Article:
These stories are not edgy. Indeed, some would call them syrupy sweet. Sometimes the stories are a bit predictable. But the strong moral basis of the stories, the intriguing premises, and the memorable characters have made these stories favorites for fans over the past 30 years.

The only book currently in print is a 1995 collection of all the stories of The People called The Ingathering.

The other out-of-print books, many of which are available at sites like and Barnes Nobel include:

Pilgrimage: The First Book of the People

No Different Flesh

Holding Wonder

The Anything Box

If you are looking for edgy, socially troubling, apocalyptic type of science fiction, these books are probably not for you. But if you like a good uplifting read touched with the fantastic, pick up one of these books. You might find yourself HOLDING WONDER.

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Tuesday, December 5, 2006

Wayfarers Journal Seeks Writers

This February a new science fiction e-zine will launch. We are looking for a few good writers willing to produce quality science fiction and literary essays about science fiction and spirituality.

Wayfarers Journal seeks to publish quality science fiction with a spiritual dimension. This does not mean that every story seeks to teach a moral or tries to convert anyone. Indeed, if you want to send a message use Western Union, as the old saying goes. We are seeking stories with strong characters and engaging plots in the best tradition of science fiction. The spiritual component may come as part of a plot twist (discovery of sentient beings who seem to live free of original sin) or as a character trait (the only devout Christian on an interplanetary survey mission). In general, the spiritual aspect should be present, but not overwhelming.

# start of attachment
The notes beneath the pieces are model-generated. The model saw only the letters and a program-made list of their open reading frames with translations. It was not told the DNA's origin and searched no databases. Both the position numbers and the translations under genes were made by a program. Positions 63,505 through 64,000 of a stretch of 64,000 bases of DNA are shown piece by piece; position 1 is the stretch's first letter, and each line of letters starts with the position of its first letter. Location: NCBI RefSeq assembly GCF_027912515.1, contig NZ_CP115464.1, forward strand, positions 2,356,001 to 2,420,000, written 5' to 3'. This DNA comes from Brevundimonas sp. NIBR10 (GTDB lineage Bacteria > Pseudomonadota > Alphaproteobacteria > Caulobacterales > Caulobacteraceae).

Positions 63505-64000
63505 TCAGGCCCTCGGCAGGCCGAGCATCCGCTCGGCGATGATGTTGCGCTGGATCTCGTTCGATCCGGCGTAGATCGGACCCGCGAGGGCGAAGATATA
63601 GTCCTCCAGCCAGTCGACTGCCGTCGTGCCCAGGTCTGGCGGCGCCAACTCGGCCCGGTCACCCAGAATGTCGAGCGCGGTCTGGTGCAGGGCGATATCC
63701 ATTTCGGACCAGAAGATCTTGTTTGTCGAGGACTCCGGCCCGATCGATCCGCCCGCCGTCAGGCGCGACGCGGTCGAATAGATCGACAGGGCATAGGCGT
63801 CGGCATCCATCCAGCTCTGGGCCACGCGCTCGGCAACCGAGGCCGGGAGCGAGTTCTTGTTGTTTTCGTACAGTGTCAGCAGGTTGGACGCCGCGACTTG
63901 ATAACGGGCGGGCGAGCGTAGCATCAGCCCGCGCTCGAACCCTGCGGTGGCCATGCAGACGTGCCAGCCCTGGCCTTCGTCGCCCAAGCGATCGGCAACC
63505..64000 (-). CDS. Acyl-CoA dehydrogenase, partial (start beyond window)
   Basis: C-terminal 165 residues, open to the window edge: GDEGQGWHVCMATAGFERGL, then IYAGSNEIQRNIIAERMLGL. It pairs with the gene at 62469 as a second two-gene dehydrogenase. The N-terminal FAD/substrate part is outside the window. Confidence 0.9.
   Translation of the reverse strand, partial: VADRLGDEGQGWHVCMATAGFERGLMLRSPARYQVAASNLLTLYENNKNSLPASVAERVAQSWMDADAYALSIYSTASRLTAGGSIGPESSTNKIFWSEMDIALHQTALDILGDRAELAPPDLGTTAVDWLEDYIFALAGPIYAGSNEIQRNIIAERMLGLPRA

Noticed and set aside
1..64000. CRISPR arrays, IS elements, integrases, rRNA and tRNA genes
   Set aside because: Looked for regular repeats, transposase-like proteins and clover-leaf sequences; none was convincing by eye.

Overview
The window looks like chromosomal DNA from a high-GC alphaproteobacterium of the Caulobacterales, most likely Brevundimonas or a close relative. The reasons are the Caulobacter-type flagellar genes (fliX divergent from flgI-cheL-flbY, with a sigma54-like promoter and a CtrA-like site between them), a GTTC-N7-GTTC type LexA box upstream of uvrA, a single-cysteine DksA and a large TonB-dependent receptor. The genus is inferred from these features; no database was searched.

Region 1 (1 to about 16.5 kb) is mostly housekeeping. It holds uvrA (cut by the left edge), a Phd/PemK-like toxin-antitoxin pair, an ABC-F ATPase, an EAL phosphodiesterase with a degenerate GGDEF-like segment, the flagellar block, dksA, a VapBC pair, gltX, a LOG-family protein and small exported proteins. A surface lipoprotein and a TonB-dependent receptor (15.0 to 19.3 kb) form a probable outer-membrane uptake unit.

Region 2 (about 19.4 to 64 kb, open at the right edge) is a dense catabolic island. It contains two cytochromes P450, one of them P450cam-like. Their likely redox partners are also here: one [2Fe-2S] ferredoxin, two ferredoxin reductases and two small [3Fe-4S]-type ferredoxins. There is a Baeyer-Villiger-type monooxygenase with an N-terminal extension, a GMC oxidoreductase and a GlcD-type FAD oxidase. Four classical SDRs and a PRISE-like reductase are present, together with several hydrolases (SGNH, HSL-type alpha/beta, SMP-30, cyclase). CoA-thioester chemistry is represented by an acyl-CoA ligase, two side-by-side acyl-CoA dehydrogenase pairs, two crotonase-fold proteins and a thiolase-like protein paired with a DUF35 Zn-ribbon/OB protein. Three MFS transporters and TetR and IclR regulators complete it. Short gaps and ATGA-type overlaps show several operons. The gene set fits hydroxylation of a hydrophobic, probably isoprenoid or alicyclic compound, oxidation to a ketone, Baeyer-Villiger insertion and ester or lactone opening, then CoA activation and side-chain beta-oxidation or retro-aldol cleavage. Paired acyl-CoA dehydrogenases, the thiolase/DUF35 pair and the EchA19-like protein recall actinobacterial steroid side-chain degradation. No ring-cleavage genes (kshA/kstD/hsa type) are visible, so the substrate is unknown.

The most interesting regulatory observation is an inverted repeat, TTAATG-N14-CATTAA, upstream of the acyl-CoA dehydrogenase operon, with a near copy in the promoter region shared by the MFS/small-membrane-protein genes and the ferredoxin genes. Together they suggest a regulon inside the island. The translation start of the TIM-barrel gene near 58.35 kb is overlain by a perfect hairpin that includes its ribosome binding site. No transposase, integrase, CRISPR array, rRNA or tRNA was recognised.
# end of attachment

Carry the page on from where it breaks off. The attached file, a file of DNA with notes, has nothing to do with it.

I have sometimes referred to this type of writing as Christian-Influence writing. The story does not necessarily revolve around Christianity or spirituality, but rather one of the characters may simply be a Christian just like s/he might be a professor or have blond hair and blue eyes (or in science fiction, the reverse). It will influence how he reacts within the story, but not play a major role in the working out of the plot.

Science Fiction Only